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The Funeral Owl (A Philip Dryden Mystery) Hardcover – December 1, 2013


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Editorial Reviews

From Booklist

*Starred Review* Journalists make such natural sleuths that it’s a wonder more of them don’t snoop their way through crime fiction. Certainly, they have more resources than most citizens, with an ability to go to scenes, search documents, and question people. Two British authors have been capitalizing on this natural fit: A. D. Scott, whose Joanne Ross series focuses on a small Highlands weekly in the 1950s, and Kelly, who sets his mysteries in today’s England. Kelly’s series hero, Philip Dryden, is a journalist who has worked his way down from a big daily on Fleet Street to Brimstone Hill, a tiny paper in the West Fens. This is a series in which the main character develops over time—Dryden left Fleet Street when his actress wife, Laura, suffered a near-drowning accident that left her in a coma; he uprooted his life to be near her care center, and each novel traces the changes in the couple’s slow recovery from trauma. But these novels are far from one note—there’s a great deal of fun in them and a lot of fascinating detail about the cutthroat world of journalism. Several plotlines entwine here: Dryden’s discovery of a Chinese national who has been literally crucified in a church graveyard; a series of metal thefts in the area; a Korean War veteran haunted by his past; and a 10-year-old cold case involving violent art thefts. Dryden is brilliant in pushing the little paper forward as he both covers and investigates the string of crimes. His relationship with wife and infant son gives added depth to an already engaging character. --Connie Fletcher

Review

"Kelly’s seventh series entry showcases his trademark multiple plotlines to perfection. Newcomers to the series will be delighted by this discovery.” (Library Journal)

“Kelly pens believable characters amid a rich geography and resists the urge to make every event related.” (Publishers Weekly)

“An engaging character” (Booklist Starred Review)
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Product Details

  • Series: A Philip Dryden Mystery (Book 7)
  • Hardcover: 256 pages
  • Publisher: Crème de la Crime; First World Publication edition (December 1, 2013)
  • Language: English
  • ISBN-10: 1780290497
  • ISBN-13: 978-1780290492
  • Product Dimensions: 5.6 x 1.1 x 8.7 inches
  • Shipping Weight: 1 pounds (View shipping rates and policies)
  • Average Customer Review: 4.3 out of 5 stars  See all reviews (11 customer reviews)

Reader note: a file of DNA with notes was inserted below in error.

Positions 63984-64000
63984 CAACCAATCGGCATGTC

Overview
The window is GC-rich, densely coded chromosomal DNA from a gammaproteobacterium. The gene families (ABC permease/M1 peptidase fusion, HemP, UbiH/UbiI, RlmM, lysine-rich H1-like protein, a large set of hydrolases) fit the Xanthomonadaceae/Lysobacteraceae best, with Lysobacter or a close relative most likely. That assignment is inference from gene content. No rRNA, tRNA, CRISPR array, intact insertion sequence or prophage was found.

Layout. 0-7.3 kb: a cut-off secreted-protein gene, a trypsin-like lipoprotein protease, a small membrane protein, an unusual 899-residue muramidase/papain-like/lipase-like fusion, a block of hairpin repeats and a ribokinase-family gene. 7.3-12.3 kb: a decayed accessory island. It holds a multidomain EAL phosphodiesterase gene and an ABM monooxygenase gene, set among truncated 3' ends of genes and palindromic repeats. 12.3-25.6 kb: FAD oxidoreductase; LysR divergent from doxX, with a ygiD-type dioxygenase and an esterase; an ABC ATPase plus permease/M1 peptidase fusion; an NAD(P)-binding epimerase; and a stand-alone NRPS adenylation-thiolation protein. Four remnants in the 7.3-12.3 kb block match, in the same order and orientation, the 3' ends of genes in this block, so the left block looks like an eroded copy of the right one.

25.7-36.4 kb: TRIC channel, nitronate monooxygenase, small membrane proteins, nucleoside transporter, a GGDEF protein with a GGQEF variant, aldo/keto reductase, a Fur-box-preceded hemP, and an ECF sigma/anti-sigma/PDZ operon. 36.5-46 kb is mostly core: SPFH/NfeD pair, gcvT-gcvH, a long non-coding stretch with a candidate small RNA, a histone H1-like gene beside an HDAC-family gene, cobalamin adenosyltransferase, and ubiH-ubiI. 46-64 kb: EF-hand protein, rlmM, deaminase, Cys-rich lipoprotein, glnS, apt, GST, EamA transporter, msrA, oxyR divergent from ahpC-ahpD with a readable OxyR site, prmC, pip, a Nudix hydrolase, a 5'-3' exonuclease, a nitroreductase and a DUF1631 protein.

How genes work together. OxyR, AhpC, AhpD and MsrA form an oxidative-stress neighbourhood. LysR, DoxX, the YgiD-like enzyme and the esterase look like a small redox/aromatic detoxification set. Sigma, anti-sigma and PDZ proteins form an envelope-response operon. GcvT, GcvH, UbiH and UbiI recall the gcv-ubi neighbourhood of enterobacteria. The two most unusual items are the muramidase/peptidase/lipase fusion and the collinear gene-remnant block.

• Amazon Best Sellers Rank: #1,559,609 in Books (See Top 100 in Books)

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Customer Reviews

His characters and plots are well-developed and intriguing.
Kathy S.
Indeed, the Funeral Owl is a harbinger of death and this novel has a high body count that will satisfy the most ardent action fan.
J. B. Hoyos
You will be absorbed by the happenings unseen than those seen with the eyes.
the GreatReads!

Most Helpful Customer Reviews

4 of 4 people found the following review helpful By the GreatReads! TOP 1000 REVIEWER on November 19, 2013
Format: Hardcover
The Funeral Owl by Jim Kelly, which is #7 in the Philip Dryden series, is a mystery novel with multiple threads which weave into a single story.

Grace, the fifteen-year-old missing daughter of Humph, a friend and driver of Philip Dryden, editor of The Crow, is found in a remote part of England’s Fen country after a dust storm. Philip visits Christ Church in Brimstone Hill where a metal theft had occurred. But he finds the body of a Chinese man hanging on a crucifix. Then there is the death of two young unemployed men found in a flooded ditch. They had been drinking moonshine laced with poison and they were headed for death but no one could explain the manner they were drowned. Also there is also a cold case of art robberies in the area. With the sighting of the Boreal or so-called 'Funeral' owl, believed to be harbingers of death, and the chain of events unfolding, things seem to be headed for the worst. The people of the area are caught in a hostile environment not of their own making. Though bad news is good news for journalists, Philip Dryden must leave behind his pen and wear his hat to solve the mysteries.